“Initially we are using the database to create simplified English versions of Wikipedia medical pages; the simplified Wikipedia articles are then posted for the English-speaking population”, explains Val Swisher, CEO of Content Rules, TWB board member and leader of the Simple Words for Health Project. “At that point, the simplified articles are translated into many different languages and posted to the appropriate language-specific Wikipedia page.”
At the origin of this project was a need to simplify the English for medical content that needed to be translated. “I jumped at the opportunity to help,” said Swisher. She gathered a large community of volunteer medical editors to work on the simplified English terminology. Many of the editors had already been working on TWB’s WikiProject: Medicine that aims to translate 100 top medical articles into 100 languages. “We had two issues,” explains Swisher. “We needed to standardize the terms we were using across all the editors in the team, and we needed medical personnel to validate the simplified English terms in order to ensure accuracy.”
The creation of the system was supported by Andrew Bredenkamp, Founder of Acrolinx and TWB board member, who donated an instance of the Acrolinx linguistic platform to the project. With the help of a volunteer from Acrolinx, the software harvested 12,000 terms from the top 100 most popular Wikipedia medical articles and divided into nine categories: Brain and Senses, Cancer, Heart Health, Immune System, Infection, Mental Health, Maternal Health, Public Health, Trauma. These categories were assigned to a team of 31 volunteer English medical editors who simplified all 12,000 terms in only 8 weeks.
Before the terms could be released to the public, Swisher gathered a community of 15 volunteer physicians in each of the nine specialties to ensure its accuracy. This careful validation process took a full six months. Further validation and cleanup is in-process, such as removing duplicate terms and removing terms that do not need to be simplified.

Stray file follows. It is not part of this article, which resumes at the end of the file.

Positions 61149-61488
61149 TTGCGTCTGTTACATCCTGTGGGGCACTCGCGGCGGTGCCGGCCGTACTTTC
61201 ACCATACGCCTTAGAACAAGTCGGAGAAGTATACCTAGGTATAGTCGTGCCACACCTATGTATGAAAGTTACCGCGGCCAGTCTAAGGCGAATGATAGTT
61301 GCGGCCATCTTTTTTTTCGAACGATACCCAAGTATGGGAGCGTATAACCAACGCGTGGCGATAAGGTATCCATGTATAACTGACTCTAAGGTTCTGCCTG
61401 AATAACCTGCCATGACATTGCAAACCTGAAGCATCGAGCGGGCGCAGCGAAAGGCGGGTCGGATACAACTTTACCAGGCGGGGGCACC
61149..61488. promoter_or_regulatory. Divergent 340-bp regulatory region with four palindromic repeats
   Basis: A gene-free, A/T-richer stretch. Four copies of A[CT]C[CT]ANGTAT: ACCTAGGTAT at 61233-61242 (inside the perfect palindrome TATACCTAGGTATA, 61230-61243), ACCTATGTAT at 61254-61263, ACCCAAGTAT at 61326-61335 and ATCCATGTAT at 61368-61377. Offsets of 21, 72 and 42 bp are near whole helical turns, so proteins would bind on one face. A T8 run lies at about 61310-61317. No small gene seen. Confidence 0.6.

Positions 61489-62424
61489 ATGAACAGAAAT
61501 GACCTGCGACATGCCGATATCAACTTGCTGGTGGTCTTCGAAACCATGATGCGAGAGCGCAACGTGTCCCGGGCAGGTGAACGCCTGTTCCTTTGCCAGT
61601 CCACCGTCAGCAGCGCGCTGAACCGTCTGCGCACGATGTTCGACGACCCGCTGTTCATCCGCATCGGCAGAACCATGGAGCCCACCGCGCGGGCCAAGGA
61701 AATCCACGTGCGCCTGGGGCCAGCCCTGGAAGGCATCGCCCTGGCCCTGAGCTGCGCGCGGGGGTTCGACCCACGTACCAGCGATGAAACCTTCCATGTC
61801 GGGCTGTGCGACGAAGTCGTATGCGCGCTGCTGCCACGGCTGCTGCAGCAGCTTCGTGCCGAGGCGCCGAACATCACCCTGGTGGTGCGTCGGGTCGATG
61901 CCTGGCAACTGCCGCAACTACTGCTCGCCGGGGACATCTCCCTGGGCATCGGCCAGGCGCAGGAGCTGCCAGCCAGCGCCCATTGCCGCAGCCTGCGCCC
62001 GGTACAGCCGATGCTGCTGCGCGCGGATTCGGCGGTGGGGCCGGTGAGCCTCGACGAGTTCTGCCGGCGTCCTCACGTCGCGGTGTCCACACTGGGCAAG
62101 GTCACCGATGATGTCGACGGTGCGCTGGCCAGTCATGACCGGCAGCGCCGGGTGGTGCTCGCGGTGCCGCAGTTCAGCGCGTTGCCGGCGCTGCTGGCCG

“The biggest challenge was finding volunteer physicians to validate our work and then getting the validations back from the physicians,” explains Swisher. “After attempting to find physicians through a number of major medical communities in the U.S., we ended up having the most success through social media, tapping into international sources and doctors with large social media networks. I posted the need to the HIFA2015 community (an international community of medical professionals who are committed to “health information for all by 2015”) and received 13 responses from physicians all over the world.
“By the end of the lengthy validation process, we added two physicians from the UCSF Medical School where we have been working with medical students on the Wikipedia medical articles.”
The Simple Words for Health database is entering its post-validation phase. Once completed, the team of volunteers will then work on simplifying the top 100 most popular medical articles on Wikipedia, with the help of the Acrolinx platform and the newly completed Simple Words database – a task for which more volunteers are needed, ideally with a background in medical editing.
The Simple Words database will also be used for additional TWB projects, and plans are underway to make this freely available to all in the near future.
“Translators in Kenya have reported that it is much easier to translate articles that we simplify first. However, that was before we created the database,” said Swisher. “I think it will be even simpler now.”
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